The Legend of Cecilio Guante
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Cruelest Father’s Day gift ever?

Isn't the refrain "happy" father's day?

Today was my second official Father’s Day. I received some lovely sentiments praising my supreme daddy-ing skills. Heartfelt cards. A splendid bottle of wine. Then, there was my sister. I love her dearly. We’re tight. Always have been. She’s also smart and funny. I mention all this as a premise to the “gift” I received from her in the mail.

Isn't the refrain "happy" father's day?

Isn’t the refrain “happy” father’s day?

I’ve got to give her credit. It was both thoughtful and sickly sadistic. I can envision her giggling as she made the purchase. Sure, it’s a sweet idea on its face. Hey, daddy loves sports and can’t wait to take his little girl to the ballpark. He bleeds blue-and-orange. What a cute thought.


At least in part. And she knows it.

My sister is a sports gal. She grew up with me living and dying with the Metros and spending more than a few hours herself backing the Flushing crew hersel. And, now, as she brings up her own kids outside D.C. as Nats loyalists, Daddy’s Heroes is at once a cute little daddy’s day gift and subtle (or not-so subtle) jab. Here’s a fun one, big bro. You can read it to Ellie…you know, just in case the Mets never make the World Series again in your lifetime. It’s like the ultimate history lesson! Hahaha.

The sad thing is…it’s true. It says Daddy’s Heroes is about “unforgettable sports moments to share with children.” Well, I guess. I’ll relive that magical 1986 run. I’ll teach my little girl about Gary and HoJo and Mookie. Messy Jessy, Nails and Wally. It will be grand.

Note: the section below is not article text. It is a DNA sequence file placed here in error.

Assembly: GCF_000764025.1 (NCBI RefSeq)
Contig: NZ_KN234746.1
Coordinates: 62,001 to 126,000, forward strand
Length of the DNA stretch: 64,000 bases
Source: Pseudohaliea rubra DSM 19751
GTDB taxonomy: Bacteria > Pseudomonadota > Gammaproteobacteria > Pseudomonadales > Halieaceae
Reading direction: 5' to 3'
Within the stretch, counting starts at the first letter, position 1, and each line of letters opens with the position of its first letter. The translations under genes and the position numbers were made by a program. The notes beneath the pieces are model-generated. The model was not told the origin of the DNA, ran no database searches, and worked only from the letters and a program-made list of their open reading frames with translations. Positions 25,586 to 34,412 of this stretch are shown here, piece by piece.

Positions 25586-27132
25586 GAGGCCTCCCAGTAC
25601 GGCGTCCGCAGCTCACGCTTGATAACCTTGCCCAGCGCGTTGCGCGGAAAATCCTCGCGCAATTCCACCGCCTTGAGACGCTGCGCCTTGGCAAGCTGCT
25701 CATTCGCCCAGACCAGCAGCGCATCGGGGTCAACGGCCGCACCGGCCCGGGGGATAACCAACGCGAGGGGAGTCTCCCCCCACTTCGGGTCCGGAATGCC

The back cover notes that the goal of the Heroes series is to “foster stronger bonds between sports fans and their children.” It goes on to theorize that “retelling these unforgettable, historical sports moments will not only build these bonds, but also help parents introduce their favorite sports to their children.” It concludes: “We think you’ll agree.”

Well, let me say this Daddy’s Heroes. I’m not sure I f-in agree. Retelling this story may build bonds. It may also bring current reality starkly into light again and again. It may also make daddy sad…which in turn may make daughter sad. Anger might be another consequential emotion. Let’s just hope it does its job on the bonding front. What would also help in said bonding process is if the Mets maybe, I don’t know, win another one before my little girl has children of her own. If not, maybe grandpa will save this edition and continue the tradition.

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